My name is Litsa. Litsa Elizabeth Williams. Litsa from my grandmother: my mother’s mother. This is the name for the crazy Greek in me; the loud, passionate, emotional me. The me who hugs people I just met and believes that food is love. The me who was taught that weddings, baptisms, and funerals should include every person you’ve ever met and that 15 minutes late is on time. Elizabeth from my grandmother: my father’s mother. This is the name for the rest of me. The me who was taught that some emotions should be quiet and all problems should be private. Who was taught that there are clear lines between acquaintances, friends, and family and that weddings, baptisms, and funerals are small, intimate events. The me who knows that you should always arrive 5 minutes early.

Williams from my father, who died before my 19th birthday; before I had declared a major in college, bought my first car, first house, or met the person I thought I would spend the rest of my life with. This is the name for the me that was raised on sarcasm, math problems, and college basketball. The me who knows that Mick Jagger was right: you can’t always get what you want. I have taken a winding road, from Britain and a Master’s in Philosophy, to Baltimore and a Master’s in Social Work, to working with homeless adults, troubled kids, and grieving families. It is those individuals who have taught more than I could ever have hoped to learn in my 20 years of schooling. Though I never imagined myself here I am confident it is where I am supposed to be. I live alone in a cozy, 9 ft wide Baltimore row house. And I believe that 5 minutes late is absolutely on time.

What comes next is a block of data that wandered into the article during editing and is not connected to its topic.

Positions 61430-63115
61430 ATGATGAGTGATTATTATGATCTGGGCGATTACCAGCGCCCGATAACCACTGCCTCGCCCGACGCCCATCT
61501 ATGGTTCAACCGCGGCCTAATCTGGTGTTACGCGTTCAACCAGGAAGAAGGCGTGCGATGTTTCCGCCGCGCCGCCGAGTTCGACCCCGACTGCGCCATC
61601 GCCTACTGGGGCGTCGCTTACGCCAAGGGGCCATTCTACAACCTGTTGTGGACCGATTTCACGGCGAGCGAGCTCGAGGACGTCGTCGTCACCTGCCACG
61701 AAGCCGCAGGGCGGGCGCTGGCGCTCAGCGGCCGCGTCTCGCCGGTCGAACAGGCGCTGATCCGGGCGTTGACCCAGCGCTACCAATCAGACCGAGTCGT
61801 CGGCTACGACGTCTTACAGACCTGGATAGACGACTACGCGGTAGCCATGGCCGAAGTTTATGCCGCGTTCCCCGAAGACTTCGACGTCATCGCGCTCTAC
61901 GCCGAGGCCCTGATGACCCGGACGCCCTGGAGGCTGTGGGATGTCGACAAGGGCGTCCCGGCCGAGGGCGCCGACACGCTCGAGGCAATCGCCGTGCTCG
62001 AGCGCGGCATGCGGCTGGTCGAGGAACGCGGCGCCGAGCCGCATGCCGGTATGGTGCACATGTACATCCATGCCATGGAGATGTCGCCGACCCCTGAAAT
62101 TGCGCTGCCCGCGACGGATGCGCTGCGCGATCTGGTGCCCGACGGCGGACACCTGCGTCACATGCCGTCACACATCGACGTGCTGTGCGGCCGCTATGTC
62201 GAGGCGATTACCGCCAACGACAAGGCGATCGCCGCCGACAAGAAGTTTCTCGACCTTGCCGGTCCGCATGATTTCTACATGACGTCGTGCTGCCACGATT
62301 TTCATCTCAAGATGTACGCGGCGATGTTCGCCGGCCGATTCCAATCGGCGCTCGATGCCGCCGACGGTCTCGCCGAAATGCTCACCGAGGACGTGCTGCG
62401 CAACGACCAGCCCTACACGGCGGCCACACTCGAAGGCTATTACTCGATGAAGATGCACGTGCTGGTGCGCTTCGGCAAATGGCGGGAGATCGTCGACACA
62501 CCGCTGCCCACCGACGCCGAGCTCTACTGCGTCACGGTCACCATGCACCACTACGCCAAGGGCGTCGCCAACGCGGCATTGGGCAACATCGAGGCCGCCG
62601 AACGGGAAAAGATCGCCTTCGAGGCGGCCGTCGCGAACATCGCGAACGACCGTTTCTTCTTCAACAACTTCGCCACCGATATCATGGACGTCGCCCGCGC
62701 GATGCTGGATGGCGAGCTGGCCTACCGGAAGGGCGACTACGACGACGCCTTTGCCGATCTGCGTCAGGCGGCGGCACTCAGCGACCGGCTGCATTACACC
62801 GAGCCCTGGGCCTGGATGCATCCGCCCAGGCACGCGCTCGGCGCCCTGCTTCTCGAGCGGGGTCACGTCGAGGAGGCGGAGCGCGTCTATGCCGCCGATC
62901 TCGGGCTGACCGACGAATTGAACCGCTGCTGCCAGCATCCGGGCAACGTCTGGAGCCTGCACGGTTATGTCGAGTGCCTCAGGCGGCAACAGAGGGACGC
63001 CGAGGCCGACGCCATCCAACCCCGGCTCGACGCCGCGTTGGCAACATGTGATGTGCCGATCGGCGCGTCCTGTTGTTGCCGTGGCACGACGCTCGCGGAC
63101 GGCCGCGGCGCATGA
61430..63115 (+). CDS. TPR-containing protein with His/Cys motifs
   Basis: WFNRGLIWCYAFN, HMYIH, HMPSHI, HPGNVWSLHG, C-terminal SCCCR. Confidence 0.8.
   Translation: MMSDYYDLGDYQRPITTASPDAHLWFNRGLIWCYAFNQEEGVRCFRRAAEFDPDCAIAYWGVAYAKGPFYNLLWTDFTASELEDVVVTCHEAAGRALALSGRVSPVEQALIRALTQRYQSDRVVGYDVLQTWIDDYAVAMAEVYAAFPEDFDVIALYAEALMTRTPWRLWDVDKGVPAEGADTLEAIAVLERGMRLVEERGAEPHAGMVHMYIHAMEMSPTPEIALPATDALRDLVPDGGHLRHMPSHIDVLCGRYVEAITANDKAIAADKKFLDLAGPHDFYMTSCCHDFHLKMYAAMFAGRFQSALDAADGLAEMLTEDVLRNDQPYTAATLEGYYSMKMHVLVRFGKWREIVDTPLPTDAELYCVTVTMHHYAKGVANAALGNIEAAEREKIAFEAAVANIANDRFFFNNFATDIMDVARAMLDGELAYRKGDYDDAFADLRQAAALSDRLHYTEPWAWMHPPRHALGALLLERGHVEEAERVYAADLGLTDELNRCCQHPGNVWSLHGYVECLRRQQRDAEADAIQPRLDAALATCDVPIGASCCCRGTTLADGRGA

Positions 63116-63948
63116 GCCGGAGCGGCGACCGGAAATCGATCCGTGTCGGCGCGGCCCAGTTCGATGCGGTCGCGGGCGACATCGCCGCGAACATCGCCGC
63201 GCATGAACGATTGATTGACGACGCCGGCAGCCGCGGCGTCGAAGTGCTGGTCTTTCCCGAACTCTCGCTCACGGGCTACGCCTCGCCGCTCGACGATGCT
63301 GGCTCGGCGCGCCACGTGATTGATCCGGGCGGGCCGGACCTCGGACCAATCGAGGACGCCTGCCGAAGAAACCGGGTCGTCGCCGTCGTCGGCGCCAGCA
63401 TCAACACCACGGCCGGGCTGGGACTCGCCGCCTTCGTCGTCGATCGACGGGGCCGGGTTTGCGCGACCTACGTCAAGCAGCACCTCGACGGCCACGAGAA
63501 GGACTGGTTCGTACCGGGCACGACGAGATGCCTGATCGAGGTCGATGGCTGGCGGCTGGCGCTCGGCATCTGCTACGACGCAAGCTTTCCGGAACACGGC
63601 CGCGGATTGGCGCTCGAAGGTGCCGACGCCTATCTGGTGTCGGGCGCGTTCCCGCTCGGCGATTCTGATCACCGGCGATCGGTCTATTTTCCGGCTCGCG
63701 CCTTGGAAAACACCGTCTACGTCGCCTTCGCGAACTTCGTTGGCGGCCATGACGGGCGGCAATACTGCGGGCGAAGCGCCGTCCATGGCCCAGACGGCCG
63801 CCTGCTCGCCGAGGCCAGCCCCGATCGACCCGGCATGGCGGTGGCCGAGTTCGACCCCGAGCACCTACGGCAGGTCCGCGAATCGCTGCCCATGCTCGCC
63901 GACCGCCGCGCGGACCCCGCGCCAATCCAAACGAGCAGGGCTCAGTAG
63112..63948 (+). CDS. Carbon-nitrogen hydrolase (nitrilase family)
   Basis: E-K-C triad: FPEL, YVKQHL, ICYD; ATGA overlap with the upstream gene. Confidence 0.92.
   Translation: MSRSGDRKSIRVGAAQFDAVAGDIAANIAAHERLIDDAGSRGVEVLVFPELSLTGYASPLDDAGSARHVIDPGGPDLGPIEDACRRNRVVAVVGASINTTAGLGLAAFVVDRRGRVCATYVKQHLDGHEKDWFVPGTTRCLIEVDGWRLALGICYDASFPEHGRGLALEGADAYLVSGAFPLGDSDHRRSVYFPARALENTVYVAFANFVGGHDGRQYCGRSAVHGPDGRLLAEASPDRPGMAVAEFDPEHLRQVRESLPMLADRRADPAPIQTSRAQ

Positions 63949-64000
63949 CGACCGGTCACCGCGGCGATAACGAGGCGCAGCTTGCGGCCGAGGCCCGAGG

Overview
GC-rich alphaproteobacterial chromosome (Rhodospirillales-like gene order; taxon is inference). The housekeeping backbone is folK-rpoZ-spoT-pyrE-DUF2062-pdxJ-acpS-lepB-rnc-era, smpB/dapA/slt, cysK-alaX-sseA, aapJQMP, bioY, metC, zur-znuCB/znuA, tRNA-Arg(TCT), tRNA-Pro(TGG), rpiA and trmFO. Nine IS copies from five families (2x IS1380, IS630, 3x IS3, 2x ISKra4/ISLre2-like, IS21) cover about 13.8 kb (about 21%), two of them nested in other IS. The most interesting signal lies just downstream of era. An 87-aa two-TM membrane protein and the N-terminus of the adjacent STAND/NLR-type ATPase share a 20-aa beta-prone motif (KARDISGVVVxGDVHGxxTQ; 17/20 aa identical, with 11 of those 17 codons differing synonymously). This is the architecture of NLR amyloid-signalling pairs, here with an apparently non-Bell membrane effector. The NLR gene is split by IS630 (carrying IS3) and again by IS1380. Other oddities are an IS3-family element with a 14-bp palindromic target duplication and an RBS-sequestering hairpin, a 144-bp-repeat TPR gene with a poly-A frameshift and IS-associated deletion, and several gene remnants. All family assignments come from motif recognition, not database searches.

For more information about What’s Your Grief, visit their website: whatsyourgrief.com